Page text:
When entering a partnership, partners contribute items such as cash and property. If the latter is contributed, the individual can makes an IRC § 754 election and the property contributed is given a stepped up basis. For example, if I enter a partnership and contribute a building in which I have a basis of $75,000, under this election, the partnership picks up the asset for its FMV. If the FMV is $150,000, this sets up an “inside basis” in the partnership and an “outside basis” to the partner of $75,000.
The liquidation of a partner’s interest may represent their interest in the fair market value of the partnership’s assets, their interest in unrealized receivables or guaranteed payments for the interest. Here are a few other conditions accountants should be aware of:
To the extent that the payment represents the partner’s interest in the fair market value of the partnership’s assets, it is treated as a distribution to the partner under the normal distribution rules.
To the extent that the payment represents the partner’s interest in unrealized receivables, the partner will have ordinary income or loss.
To the extent that the payment is guaranteed, it is governed by the rules applicable under Code § 707(c).
A partnership is ordinarily treated as terminating for tax purposes (regardless of whether it actually terminates) if it stops doing business as a partnership or if 50 percent or more of the total interest in the capital and profits changes hands by sale or exchange within 12 consecutive months. Contributions of property in exchange for partnerships and gifts, bequests, inheritances and liquidations are not counted for purposes of this 50 percent test, even if the result is an even higher change.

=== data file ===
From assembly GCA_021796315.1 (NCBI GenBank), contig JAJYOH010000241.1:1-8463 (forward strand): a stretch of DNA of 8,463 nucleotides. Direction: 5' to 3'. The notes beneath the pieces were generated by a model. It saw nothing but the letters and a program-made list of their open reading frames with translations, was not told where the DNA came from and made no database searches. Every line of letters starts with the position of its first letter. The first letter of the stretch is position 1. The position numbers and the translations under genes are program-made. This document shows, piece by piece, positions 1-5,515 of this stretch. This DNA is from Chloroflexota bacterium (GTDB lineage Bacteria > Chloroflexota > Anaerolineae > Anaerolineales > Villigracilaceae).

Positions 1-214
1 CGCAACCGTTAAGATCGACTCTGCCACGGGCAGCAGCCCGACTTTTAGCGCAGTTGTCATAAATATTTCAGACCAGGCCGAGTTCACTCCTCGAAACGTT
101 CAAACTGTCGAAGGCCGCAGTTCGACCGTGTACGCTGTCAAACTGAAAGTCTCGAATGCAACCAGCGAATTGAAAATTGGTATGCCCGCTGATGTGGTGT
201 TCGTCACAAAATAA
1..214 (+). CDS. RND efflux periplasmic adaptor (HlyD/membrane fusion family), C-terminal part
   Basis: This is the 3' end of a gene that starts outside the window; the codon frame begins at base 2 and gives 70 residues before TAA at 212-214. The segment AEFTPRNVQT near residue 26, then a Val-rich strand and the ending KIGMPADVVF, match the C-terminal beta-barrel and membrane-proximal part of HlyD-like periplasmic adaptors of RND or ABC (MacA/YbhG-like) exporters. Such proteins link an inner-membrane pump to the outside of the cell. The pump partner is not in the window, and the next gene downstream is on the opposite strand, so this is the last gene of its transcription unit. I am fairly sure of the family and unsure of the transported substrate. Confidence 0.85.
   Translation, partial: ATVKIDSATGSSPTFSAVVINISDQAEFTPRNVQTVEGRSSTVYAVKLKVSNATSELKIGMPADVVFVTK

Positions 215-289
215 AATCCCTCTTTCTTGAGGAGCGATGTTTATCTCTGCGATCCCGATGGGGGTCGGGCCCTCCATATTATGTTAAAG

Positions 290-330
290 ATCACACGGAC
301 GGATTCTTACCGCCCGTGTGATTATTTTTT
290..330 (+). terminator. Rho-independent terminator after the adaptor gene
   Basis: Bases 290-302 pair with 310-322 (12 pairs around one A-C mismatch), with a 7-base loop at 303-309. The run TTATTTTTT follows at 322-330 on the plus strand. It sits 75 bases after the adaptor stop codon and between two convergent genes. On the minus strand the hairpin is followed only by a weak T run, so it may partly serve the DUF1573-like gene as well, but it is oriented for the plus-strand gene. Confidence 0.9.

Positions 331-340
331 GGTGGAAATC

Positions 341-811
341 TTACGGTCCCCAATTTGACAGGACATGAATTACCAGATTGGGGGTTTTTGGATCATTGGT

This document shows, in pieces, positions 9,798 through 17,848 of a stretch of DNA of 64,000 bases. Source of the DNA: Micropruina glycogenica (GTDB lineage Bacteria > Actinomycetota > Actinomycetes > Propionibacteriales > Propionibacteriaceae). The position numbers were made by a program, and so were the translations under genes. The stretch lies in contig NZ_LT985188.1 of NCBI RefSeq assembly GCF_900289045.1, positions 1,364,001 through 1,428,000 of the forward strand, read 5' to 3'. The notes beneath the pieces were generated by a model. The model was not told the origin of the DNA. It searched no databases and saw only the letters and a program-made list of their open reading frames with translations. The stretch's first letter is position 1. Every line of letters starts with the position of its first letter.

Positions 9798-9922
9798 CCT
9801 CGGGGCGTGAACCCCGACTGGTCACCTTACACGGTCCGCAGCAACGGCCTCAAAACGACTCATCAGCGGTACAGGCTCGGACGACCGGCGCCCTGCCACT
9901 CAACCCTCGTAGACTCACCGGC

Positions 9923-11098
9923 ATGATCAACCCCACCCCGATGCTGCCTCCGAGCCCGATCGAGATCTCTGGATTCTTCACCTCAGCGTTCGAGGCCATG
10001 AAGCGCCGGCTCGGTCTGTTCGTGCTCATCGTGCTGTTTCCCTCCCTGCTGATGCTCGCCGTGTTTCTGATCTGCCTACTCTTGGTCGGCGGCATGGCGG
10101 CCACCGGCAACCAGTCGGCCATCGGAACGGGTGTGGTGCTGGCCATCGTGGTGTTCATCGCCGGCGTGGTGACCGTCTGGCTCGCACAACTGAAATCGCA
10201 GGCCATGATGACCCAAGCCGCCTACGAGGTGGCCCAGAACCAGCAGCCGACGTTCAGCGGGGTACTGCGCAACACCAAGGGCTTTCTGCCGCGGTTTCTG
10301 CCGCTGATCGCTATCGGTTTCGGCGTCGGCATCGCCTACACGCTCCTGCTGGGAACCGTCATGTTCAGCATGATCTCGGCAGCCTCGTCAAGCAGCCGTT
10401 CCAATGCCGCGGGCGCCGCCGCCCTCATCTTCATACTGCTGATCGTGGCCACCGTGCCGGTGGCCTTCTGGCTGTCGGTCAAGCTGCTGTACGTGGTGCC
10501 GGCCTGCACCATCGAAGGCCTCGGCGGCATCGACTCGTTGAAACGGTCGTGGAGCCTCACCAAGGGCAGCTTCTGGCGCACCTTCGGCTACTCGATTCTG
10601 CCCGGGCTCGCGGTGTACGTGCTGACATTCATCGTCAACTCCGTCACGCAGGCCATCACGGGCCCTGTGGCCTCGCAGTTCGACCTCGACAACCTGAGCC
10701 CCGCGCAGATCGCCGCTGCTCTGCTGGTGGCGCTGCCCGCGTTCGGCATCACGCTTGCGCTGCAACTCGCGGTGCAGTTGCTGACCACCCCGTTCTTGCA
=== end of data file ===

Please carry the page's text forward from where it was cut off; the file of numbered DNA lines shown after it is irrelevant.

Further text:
A partner may withdraw from a partnership by either sale or liquidation of their interest. The former is taxable. The seller-partner will recognize ordinary income to the extent that the gain from the sale of their interest is attributable to unrealized receivables and inventory. The seller-partner’s capital gain or loss equals the difference between the amount the realized in the sale (reduced by the portion attributable to unrealized receivables and inventory) and the seller-partner’s adjusted basis in their partnership interest (also reduced by the portion attributable to unrealized receivables and inventory).
The buyer of the partnership interest will have a cost basis. By default, the buyer-partner will inherit the seller’s capital account. Because partnership assets may have appreciated or depreciated in value, this usually results in a disparity between the buyer-partner’s basis in the0ir partnership interest (the outside basis) and their allocation of the partnership’s basis in each of the assets owned by the partnership (the inside basis). To resolve this disparity, Code § 754 allows the partnership to make special basis adjustments to the inside basis of the partnership assets.
Craig W. Smalley, MST, EA, has been in practice since 1994. He has been admitted to practice before the IRS as an enrolled agent and has a master's in taxation. He is well-versed in US tax law and US Tax Court cases. He specializes in taxation, entity structuring and restructuring, corporations, partnerships, and individual taxation, as well as...